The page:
Posted by: Tom Nolle
As Mobile World Congress opens this year, it’s already clear that we’re going to see a battle of relevance as much as one of technology. Network equipment vendors divide roughly into two groups: those with wireless 4G assets and those without. The former group has a direct link to wireless projects and investment, which means that they can pull through backhaul and metro gear in larger projects. The latter group is hoping to make their network-layer products relevant in a world driven increasingly by mobile and radio technology.
Cisco and Juniper have already announced products aimed at creating a mobile-accommodating backhaul and metro infrastructure, and at improving the management of the experience. Arguing over which of these vendors has the best “box x” or “box y” is an exercise in futility. The one area where they may differ in a tangible way is what we call the “service layer,” the software and “networkware” tools that reside above the normal transit/connection assets.
While Cisco is clearly widening its pool of assets at the service layer, it’s not yet integrating them into a single structure. Juniper’s Junos ecosystem does that, which makes it a bit easier to position the assets as symbiotic. Symbiosis among service elements is critical in assuring an end-to-end experience. It’s hard for me to believe that Cisco doesn’t plan something more ecosystemic at the service layer, but on the other hand, it’s had plenty of inspiration from competitors (including Juniper and Alcatel-Lucent) and it hasn’t made the move yet.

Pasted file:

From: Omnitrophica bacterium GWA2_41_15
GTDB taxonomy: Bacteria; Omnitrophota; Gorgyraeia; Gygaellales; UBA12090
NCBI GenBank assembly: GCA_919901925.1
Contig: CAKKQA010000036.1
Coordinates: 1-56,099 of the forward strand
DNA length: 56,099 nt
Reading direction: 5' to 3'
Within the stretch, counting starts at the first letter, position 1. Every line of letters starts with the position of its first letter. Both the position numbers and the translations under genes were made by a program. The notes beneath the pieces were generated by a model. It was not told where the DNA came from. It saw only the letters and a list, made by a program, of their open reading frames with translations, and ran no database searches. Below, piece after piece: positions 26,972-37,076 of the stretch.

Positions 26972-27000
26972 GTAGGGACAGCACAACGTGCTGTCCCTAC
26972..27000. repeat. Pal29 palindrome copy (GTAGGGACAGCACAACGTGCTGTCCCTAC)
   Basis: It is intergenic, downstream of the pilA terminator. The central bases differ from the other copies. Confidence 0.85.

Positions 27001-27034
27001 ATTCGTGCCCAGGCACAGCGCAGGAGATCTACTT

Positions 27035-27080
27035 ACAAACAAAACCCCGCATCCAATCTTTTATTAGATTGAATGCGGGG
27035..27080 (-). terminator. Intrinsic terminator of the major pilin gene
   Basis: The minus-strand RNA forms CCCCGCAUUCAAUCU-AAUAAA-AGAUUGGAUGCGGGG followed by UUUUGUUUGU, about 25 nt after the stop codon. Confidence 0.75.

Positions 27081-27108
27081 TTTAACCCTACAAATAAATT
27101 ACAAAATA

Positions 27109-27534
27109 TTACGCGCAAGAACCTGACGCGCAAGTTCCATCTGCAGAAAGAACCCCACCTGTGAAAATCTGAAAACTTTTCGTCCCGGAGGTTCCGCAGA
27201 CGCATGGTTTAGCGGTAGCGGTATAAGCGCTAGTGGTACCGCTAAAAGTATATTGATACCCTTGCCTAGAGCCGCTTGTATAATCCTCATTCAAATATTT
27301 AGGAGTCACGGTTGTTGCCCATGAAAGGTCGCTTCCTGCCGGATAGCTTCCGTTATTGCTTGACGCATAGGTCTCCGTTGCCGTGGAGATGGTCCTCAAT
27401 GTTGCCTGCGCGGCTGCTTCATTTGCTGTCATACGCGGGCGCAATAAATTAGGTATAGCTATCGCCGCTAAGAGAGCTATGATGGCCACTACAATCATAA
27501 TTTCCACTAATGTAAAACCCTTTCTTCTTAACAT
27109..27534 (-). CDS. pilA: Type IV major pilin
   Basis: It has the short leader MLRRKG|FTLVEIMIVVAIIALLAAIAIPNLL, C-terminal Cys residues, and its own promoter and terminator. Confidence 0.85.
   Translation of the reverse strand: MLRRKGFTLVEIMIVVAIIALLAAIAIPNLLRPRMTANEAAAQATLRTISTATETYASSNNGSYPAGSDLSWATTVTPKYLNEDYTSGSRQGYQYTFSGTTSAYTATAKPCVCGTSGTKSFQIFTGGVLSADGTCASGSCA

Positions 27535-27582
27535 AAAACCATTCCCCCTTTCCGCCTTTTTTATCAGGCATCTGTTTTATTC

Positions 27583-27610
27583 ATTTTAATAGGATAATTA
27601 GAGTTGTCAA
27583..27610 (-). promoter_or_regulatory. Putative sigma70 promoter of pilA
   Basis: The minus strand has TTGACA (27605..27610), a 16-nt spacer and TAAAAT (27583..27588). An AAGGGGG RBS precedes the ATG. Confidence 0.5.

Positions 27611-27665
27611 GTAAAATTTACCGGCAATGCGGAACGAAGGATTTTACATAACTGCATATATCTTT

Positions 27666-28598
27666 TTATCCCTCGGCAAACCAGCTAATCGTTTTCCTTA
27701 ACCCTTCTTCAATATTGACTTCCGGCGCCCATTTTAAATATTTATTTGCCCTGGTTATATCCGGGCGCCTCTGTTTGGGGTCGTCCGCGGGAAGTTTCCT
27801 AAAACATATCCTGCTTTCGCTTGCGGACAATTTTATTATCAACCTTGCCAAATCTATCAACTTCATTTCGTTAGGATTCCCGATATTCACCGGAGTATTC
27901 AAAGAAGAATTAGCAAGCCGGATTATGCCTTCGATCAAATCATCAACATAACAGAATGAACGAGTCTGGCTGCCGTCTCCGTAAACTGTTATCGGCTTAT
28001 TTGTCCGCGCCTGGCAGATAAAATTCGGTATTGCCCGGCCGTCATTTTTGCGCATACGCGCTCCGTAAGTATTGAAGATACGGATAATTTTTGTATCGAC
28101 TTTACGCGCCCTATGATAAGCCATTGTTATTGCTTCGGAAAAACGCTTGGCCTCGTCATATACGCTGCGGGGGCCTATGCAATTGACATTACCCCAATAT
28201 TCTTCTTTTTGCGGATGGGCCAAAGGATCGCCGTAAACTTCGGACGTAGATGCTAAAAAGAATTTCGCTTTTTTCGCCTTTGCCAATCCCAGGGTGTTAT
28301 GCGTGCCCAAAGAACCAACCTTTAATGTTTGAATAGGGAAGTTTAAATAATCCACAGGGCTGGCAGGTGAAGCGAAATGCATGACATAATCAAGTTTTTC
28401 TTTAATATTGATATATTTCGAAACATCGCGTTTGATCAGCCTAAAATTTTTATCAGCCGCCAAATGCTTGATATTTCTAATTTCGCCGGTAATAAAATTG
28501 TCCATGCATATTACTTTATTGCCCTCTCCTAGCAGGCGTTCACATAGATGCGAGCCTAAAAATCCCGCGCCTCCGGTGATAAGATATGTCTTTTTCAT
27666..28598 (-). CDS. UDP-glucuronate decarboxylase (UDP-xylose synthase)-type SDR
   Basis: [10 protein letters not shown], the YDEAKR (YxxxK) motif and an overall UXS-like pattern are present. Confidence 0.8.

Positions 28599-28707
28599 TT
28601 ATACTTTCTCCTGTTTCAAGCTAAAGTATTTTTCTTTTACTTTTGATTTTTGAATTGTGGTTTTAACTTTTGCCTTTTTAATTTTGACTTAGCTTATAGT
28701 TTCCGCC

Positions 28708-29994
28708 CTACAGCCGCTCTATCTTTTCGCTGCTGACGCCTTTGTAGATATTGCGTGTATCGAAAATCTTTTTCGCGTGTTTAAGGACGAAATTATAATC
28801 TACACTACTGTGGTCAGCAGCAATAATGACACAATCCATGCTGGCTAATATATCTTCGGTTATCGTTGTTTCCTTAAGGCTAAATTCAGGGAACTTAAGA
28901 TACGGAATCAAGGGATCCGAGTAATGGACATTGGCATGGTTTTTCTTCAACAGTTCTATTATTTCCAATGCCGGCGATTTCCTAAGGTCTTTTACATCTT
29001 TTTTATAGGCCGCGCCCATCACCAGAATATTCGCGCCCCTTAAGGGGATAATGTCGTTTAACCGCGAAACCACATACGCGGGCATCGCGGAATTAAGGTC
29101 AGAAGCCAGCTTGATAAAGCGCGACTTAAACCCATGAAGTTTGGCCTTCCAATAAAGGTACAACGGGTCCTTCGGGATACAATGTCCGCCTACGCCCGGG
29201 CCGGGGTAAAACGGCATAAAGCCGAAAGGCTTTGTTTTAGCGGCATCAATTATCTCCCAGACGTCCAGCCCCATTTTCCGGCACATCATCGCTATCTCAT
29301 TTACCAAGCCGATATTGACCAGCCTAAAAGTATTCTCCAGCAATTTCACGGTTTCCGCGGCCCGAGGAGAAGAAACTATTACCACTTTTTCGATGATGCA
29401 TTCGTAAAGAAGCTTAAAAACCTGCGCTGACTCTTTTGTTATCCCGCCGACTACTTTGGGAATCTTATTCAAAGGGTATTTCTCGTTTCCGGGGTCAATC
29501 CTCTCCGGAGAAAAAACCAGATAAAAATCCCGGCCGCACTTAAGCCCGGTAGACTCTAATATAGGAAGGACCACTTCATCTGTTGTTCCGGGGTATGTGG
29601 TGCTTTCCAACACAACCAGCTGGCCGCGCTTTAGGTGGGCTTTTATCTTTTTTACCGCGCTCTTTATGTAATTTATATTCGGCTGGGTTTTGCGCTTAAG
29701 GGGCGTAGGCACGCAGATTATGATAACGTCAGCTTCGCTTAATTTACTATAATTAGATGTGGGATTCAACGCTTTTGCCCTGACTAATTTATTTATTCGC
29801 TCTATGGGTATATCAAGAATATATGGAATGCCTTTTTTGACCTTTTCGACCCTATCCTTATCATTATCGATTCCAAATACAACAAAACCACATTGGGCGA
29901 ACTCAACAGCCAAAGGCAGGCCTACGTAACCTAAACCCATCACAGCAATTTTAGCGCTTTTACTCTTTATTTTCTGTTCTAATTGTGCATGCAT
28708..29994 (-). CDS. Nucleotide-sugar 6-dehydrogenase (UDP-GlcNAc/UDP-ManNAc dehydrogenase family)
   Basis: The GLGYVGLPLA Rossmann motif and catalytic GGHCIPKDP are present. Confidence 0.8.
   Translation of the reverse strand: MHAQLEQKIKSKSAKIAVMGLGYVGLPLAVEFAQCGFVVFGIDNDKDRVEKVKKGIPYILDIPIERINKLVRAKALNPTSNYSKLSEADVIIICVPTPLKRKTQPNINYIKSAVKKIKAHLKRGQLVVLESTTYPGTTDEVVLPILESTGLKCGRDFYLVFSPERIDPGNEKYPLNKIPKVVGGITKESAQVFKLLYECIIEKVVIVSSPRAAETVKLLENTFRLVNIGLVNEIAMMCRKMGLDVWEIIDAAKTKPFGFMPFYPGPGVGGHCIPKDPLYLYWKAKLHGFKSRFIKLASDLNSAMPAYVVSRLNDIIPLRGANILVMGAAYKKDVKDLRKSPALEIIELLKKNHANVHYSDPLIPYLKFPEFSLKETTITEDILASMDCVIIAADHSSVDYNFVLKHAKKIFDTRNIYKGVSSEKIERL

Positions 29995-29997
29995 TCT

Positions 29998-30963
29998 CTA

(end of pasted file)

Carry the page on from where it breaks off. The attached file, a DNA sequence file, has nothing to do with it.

The big question for both Cisco and Juniper is whether Alcatel-Lucent finally had something going for itself. The lightRadio announcement is a strong one, and while both Cisco and Juniper have either developed or acquired products that can be used in hotspot deployment, they’re not able to address the radio access network (RAN) itself. Ericsson and NSN can address the RAN, but they don’t have a strong switching/routing portfolio. Alcatel-Lucent also has an increasingly cohesive service-layer strategy, and if it were to get that story to gel convincingly, it would make it a lot harder for any of their competitors to tell their own service-layer story, no matter how far along that story might be. He who sings first, wins.